Reducing Size and Complexity of Large Geophysical Data Sets

Amy Braverman
Jet Propulsion Laboratory

This talk discusses a procedure for compressing large data sets, particularly
geophysical ones like those obtained from remote sensing satellite instruments.
Data are partitioned by space and time, and a penalized clustering algorithm
applied to each subset independently. The algorithm is based on the
entropy-constrained vector quantizer (ECVQ) of Chou, Lookabaugh and Gray (1989).
In each subset ECVQ trades off error against data reduction to produce a set of
representative points that stand in for the original observations. Since data
are voluminous, a preliminary set of representatives is determined from a
sample, then the full subset is clustered by assigning each observation to the
nearest representative point. After replacing the initial representatives by the
centroids of these final clusters, the new representatives and their associated
counts constitute a compressed version, or summary, of the raw data.

Since the initial representatives are derived from a sample, the final
summary is subject to sampling variation. A statistical model for the
relationship between compressed and raw data provides a framework for assessing
this variability, and other aspects of summary quality. The procedure is being
used to produce low-volume summaries of high-resolution data products obtained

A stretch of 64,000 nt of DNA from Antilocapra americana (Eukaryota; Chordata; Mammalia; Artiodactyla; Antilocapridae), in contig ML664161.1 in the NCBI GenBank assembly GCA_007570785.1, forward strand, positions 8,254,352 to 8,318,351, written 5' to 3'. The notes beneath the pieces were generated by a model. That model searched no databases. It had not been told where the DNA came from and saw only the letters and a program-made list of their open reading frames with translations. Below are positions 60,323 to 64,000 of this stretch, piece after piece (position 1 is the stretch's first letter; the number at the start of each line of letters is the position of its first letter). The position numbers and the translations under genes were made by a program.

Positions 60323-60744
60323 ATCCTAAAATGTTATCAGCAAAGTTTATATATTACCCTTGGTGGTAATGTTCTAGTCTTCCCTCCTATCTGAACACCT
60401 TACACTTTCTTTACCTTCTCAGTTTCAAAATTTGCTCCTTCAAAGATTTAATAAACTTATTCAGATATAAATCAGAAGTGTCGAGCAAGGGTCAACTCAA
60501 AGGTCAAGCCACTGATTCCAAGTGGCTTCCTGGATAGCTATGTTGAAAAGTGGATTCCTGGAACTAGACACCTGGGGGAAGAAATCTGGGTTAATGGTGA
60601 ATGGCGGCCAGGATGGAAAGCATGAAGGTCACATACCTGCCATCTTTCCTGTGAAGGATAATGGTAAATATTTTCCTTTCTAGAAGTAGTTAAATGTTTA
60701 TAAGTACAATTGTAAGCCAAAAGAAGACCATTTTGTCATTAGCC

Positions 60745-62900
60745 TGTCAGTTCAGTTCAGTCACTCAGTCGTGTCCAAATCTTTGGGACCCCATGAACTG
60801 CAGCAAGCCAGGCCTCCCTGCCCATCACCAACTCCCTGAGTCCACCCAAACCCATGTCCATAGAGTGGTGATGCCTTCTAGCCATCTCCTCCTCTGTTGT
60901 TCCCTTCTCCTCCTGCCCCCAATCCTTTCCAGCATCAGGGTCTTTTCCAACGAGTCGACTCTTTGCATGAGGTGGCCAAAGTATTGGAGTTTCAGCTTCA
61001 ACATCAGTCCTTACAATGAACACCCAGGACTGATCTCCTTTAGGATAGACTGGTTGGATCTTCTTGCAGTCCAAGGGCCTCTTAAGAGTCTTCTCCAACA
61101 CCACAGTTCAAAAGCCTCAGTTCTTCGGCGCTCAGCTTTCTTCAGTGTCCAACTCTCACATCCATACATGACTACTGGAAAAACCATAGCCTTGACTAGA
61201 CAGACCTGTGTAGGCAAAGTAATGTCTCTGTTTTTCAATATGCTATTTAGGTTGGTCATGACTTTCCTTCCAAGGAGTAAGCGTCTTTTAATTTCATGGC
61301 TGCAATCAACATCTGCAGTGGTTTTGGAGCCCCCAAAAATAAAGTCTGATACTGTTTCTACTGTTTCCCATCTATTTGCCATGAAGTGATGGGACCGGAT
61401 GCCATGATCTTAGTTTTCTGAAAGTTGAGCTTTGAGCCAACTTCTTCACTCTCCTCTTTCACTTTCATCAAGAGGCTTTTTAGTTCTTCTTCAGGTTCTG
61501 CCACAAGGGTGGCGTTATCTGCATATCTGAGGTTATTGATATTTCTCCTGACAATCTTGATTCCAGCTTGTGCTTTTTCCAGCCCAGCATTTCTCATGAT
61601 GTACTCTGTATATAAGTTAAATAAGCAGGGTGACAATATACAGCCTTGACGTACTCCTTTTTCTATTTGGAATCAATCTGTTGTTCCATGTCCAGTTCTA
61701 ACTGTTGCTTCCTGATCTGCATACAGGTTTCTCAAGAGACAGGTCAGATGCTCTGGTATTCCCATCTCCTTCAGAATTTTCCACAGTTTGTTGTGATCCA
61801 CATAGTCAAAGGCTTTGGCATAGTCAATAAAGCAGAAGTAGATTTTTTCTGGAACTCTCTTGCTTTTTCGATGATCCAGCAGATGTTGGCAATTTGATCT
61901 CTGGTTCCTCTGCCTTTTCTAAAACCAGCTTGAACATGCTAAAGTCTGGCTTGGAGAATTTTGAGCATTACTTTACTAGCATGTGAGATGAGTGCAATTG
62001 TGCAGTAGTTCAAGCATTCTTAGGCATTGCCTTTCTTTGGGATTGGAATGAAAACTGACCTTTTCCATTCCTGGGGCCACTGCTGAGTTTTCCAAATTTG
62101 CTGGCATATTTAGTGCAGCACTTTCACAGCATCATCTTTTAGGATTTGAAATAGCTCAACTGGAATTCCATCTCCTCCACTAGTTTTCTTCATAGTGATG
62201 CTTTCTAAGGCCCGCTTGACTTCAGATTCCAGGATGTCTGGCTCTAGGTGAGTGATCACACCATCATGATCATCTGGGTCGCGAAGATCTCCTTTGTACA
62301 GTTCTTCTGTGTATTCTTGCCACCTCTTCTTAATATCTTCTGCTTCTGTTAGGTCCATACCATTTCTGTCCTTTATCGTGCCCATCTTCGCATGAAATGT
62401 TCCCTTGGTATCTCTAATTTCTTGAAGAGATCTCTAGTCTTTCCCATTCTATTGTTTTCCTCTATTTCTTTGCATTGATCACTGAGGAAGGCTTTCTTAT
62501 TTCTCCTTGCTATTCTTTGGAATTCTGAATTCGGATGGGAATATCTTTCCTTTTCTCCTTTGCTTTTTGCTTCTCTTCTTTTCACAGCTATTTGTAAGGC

from the Multi-angle Imaging SpectroRadiometer (MISR), one instrument aboard the
NASA's Terra satellite. MISR produces approximately 2 TB per month of radiance
and geophysical data. Practical considerations for this application are
discussed, and a sample analysis using compressed MISR data presented.


Amy Braverman is a statistician in the Earth and Space Sciences Division at the
Jet Propulsion Laboratory. Her research focuses the adaptation of data
compression techniques to produce reduced versions of massive remote sensing
data sets. She is responsible for design and implementation of algorithms for
two JPL instruments in NASA's Earth Observing System: the Multi-angle Imaging
SpectroRadiometer (MISR) and the Atmospheric Infrared Sounder (AIRS). She is
also the cognizant scientist for the MISR Data Visualization Working Group, and
collaborates with JPL's Machine Learning Systems Group on data mining problems.

Presentation (PDF File)

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